A simple cure for 'Zoom fatigue'

And more of the week's best financial insight

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Here are three of the week's top pieces of financial insight, gathered from around the web:

A simple cure for 'Zoom fatigue'

"The humble phone call" is making a comeback for workers in search of a "happy medium between Zoom and instant messages," said Krithika Varagur at The Wall Street Journal. Phone traffic has unexpectedly shot up during the pandemic as many workers have rediscovered its benefits for "one-on-one conversations." "Zoom fatigue" was probably inevitable, but many offices are growing increasingly frustrated with videoconferencing and "unexpected guests, exasperating muting, frozen screens, and the open invitation for strangers to judge your virtual backdrops." Workers have also grown tired of staying in place for hours as they stare straight ahead at a computer screen. Even the "infamously phone-phobic Millennial generation" has been gravitating away from the "Zoom zeitgeist."

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A better rent-to-own home model?

A rent-to-own platform is trying to stand out as "a good guy in a seedy corner of home sales," said Matthew Goldstein at The New York Times. Typical rent-to-own agreements allow renters the option to buy their home at a later date, with extra payments going toward the down payment for the home until that time. But often the homes are sold "as is," leaving tenants on the hook for hefty expenses. Some particularly predatory firms have been "quick to evict renters" even after they've paid for repairs. Now Divvy, a real-estate platform with Silicon Valley backers, is letting clients "select a property on the open market," then pay rent and an added sum that goes to an eventual down payment. Clients are guaranteed their extra payments back — minus a 2 percent "surrender fee" — if they choose not to buy.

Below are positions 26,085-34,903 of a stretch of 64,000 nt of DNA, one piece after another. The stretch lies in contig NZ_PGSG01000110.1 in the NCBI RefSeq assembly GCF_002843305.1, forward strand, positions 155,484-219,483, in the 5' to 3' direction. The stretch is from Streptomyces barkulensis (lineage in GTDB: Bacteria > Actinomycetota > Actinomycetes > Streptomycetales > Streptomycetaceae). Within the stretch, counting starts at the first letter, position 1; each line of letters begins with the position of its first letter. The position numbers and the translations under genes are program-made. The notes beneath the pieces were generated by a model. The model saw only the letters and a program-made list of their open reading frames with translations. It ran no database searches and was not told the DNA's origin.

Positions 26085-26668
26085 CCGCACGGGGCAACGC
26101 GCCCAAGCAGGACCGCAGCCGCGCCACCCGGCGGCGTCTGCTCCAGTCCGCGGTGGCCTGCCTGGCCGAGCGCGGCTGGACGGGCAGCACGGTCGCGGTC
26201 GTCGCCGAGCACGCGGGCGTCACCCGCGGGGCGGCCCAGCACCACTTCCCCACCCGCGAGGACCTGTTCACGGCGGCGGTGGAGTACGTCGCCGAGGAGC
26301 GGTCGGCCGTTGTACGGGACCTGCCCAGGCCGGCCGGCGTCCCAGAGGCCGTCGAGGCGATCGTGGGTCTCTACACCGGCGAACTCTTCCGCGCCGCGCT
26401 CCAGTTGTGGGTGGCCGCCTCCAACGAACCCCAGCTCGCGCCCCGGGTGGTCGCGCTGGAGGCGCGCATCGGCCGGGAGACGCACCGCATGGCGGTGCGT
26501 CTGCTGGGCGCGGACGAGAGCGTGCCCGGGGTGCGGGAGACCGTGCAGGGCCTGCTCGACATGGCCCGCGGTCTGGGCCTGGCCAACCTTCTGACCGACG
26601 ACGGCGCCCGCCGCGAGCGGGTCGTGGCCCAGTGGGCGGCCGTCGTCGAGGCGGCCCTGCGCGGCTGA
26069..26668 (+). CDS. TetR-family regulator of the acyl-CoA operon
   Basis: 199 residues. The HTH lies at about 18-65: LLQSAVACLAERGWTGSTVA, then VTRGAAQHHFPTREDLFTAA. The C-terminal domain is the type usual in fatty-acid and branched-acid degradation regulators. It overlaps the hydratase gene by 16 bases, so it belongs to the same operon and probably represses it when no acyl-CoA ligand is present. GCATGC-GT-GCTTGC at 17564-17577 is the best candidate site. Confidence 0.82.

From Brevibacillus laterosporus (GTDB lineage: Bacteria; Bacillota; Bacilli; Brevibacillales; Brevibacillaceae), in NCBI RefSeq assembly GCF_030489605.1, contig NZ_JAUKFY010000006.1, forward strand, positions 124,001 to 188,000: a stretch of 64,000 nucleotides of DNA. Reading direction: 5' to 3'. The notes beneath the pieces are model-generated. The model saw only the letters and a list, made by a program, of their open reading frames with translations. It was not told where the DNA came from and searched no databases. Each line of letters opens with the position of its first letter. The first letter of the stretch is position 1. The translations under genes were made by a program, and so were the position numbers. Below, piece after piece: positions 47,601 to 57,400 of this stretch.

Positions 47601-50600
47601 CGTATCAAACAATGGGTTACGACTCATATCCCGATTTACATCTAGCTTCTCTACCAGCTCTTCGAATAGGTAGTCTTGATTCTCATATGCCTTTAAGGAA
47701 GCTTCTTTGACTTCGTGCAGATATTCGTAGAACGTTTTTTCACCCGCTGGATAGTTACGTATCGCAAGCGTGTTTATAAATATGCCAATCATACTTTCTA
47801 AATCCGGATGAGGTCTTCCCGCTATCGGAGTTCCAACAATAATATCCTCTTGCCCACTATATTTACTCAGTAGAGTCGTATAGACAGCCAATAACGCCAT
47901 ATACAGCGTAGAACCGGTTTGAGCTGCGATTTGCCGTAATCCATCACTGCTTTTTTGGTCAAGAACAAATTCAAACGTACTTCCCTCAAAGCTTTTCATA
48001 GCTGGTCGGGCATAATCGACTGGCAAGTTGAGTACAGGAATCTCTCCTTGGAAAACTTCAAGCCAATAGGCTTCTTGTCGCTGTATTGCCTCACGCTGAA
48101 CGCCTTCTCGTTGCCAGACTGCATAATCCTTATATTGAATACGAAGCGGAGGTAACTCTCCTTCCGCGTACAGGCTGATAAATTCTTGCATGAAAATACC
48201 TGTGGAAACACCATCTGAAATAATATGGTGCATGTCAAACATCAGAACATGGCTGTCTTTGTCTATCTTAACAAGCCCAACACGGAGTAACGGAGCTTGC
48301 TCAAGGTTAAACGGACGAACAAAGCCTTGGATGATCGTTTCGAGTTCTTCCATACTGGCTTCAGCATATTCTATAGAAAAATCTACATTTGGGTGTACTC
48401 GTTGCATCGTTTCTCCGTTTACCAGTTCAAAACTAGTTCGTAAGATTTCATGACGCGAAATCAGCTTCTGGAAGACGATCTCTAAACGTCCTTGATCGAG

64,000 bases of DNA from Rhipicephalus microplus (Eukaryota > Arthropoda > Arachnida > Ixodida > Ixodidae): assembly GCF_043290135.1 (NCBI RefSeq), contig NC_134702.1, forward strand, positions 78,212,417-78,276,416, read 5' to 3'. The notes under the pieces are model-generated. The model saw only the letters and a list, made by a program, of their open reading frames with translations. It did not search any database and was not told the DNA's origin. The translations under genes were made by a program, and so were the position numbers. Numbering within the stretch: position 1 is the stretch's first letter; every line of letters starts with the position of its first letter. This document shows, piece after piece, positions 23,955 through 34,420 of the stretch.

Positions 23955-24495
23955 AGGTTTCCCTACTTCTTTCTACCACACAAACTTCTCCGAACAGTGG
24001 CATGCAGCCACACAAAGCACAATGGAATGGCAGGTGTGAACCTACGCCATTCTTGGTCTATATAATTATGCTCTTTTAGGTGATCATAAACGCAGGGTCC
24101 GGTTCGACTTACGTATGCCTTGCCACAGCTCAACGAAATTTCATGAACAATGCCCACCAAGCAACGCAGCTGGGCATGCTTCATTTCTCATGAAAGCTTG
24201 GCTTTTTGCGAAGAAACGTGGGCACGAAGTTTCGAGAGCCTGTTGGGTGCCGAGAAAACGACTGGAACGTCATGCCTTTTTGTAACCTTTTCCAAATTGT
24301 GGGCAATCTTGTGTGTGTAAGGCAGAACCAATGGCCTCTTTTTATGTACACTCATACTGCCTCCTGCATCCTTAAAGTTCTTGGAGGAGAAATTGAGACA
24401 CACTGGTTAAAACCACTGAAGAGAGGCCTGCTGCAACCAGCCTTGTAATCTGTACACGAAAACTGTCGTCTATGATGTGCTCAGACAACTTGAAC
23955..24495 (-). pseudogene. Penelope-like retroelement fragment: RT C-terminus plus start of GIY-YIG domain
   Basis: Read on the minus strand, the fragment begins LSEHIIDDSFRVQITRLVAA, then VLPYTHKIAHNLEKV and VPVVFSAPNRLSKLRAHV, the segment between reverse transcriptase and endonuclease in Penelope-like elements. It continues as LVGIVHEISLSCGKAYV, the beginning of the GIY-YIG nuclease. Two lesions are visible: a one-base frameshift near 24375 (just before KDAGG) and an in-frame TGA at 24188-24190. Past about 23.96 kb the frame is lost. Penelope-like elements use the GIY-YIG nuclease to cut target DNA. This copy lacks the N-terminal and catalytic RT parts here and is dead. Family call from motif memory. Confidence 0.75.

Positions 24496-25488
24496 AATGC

Facing your company's mortality

Ask your employees to write your company's obituary, said Sean Braswell at Ozy. In 1888, Alfred Nobel was "mistakenly pronounced dead by a French newspaper," and the experience prompted him to "reevaluate his legacy." Companies that are "struggling with their sense of purpose" might also learn a lot about themselves "by enlisting their employees to write the company's obit." Employees want meaning in the workplace beyond the bottom line. At a for-profit company it can be difficult to figure out what that purpose is. That's where "a well-timed, if premature, company obituary comes in." A soul-searching exercise that defines a compelling purpose "not only helps attract and retain talented employees but also energizes a company's leaders."

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